I like to think that paul made it; that whatever had darkened those gorgeous blue eyes was lessened. That he got the help he needed to leave his room and rejoin s0ciety. That he found the belief in himself to finish college, get married and have grandchildren. But, I have this horrible, gut feeling that he is one of the statistics of adult male suicides.

My connection to marc was through mari*, the younger sister of a friend, I had grown closer to over the years. Tall and lanky, marc for some reason reminded me of my current hero at the time, Jack Kerouac. I had been devouring and redevouring On the Road. During an extended visit with mari one spring, I spent a lot of time with marc. He was funny, warm, a great storyteller, wonderful listener, spontaneous, albeit a drinker, and soft drug user. We would be having a silly conversation one minute and a deep philosophical/ethical one the next. He made me laugh til the tears ran and my sides ached. His hello and good-bye hugs enveloped you in genuine warm and fellowship. We said goodbye, and his “come back soon,” and my “I really hope so” were honest. Looking back, even then, I think I sometimes saw the mask go down and a hint of pain, of tragedy, of something that he used drinking and drugs to forget come through.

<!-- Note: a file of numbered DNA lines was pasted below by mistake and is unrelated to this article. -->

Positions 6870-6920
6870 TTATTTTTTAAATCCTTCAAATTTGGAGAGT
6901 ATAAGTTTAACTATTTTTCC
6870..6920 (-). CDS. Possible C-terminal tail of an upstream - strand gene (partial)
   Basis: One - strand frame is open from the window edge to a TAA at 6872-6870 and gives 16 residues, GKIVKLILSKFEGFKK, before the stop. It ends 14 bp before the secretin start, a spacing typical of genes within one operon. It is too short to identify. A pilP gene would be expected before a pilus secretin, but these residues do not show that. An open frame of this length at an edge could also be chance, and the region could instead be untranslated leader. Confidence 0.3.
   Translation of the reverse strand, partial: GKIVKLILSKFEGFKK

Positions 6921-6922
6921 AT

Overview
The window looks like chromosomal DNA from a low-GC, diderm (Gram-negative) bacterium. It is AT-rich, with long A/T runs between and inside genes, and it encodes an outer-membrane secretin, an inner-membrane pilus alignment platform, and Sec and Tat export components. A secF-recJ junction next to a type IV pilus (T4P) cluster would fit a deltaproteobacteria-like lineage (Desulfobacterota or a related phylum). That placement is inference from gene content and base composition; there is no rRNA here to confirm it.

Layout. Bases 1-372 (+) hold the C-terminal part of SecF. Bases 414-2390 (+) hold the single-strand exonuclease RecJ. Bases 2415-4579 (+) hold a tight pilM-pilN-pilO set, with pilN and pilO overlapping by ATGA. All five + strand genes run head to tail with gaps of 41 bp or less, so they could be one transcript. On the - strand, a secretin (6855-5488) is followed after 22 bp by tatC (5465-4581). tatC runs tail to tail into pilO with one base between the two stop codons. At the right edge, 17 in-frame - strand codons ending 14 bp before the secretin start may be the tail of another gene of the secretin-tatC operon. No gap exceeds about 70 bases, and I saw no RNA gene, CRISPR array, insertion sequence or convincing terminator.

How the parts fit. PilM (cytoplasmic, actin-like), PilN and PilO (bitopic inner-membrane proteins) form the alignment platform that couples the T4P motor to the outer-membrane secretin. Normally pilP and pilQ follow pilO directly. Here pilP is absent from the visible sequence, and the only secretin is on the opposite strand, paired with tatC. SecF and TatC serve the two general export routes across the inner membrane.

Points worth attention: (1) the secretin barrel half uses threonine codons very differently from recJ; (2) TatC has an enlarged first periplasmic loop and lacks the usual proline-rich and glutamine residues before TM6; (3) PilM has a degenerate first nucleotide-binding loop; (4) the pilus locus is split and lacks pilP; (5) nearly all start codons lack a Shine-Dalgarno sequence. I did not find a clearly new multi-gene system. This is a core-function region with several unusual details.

marc and I didn’t correspond (this is pre-email, smart phones, facebook and social media days!), but in her letters to me, mari she often mentioned marc saying hello, and asking how I was doing. Then came the tear stained letter – somehow marc had gotten a hold a shotgun, gone into the woods, and blown his brains out. Folks found him when he had been missing for several days. His friends were all shocked – no one had seen it coming. Everyone put the blame on his drinking and drug use. But I had a sense it ran much deeper than that.

I write about paul and marc now not because I have plans to follow in their footsteps, but to illustrate how far we have come in terms of mental health issues, and how far we still need to go (part II).

A day program in an outpatient’s setting would have helped paul, I think, deal with his withdrawal, and give him the confidence to rejoin the world. Maybe medication might have given him that extra boost and counseling narrowed down the reason(s) for his rejection of the world and life.

As for marc, maybe there were no signs that he would take his own life. We now know a lot more what to watch for. Something happened to him that caused him great pain, something he used a “painted on” smile, booze, and drugs to cover up. Whether he would seek and/or receive professional mental health help is of course a big if. Had he reached out, he might have found others with similar pain, similar sorrow, similar hopelessness. He might have learned he wasn’t alone in his darkness. Sharing might have saved his life.